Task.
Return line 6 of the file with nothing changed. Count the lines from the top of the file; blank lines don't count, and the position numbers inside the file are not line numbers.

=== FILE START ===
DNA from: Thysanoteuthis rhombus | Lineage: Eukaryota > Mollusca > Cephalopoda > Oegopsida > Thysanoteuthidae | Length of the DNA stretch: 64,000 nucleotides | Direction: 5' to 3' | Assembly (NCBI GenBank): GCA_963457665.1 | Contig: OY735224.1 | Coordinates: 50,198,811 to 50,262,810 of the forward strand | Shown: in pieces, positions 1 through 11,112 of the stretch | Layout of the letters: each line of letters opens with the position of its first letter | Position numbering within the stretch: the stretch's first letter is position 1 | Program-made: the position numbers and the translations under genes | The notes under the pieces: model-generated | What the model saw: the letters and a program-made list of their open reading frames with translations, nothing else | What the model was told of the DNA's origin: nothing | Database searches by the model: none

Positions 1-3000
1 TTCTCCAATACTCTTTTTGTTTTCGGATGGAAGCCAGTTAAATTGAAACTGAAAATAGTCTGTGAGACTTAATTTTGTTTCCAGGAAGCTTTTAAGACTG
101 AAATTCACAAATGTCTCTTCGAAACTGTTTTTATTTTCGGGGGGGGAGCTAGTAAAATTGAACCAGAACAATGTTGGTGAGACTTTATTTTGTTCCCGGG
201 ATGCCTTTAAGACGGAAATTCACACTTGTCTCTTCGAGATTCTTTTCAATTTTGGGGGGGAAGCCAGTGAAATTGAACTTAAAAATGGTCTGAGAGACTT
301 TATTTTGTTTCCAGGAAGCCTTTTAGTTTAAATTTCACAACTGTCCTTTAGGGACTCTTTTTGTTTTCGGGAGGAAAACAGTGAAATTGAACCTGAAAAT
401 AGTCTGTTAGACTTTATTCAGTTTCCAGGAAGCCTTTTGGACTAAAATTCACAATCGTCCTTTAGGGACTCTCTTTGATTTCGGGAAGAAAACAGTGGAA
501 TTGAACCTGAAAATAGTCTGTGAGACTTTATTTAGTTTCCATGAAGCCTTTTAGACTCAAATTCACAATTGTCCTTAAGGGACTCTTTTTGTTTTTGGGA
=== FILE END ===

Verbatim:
301 TATTTTGTTTCCAGGAAGCCTTTTAGTTTAAATTTCACAACTGTCCTTTAGGGACTCTTTTTGTTTTCGGGAGGAAAACAGTGAAATTGAACCTGAAAAT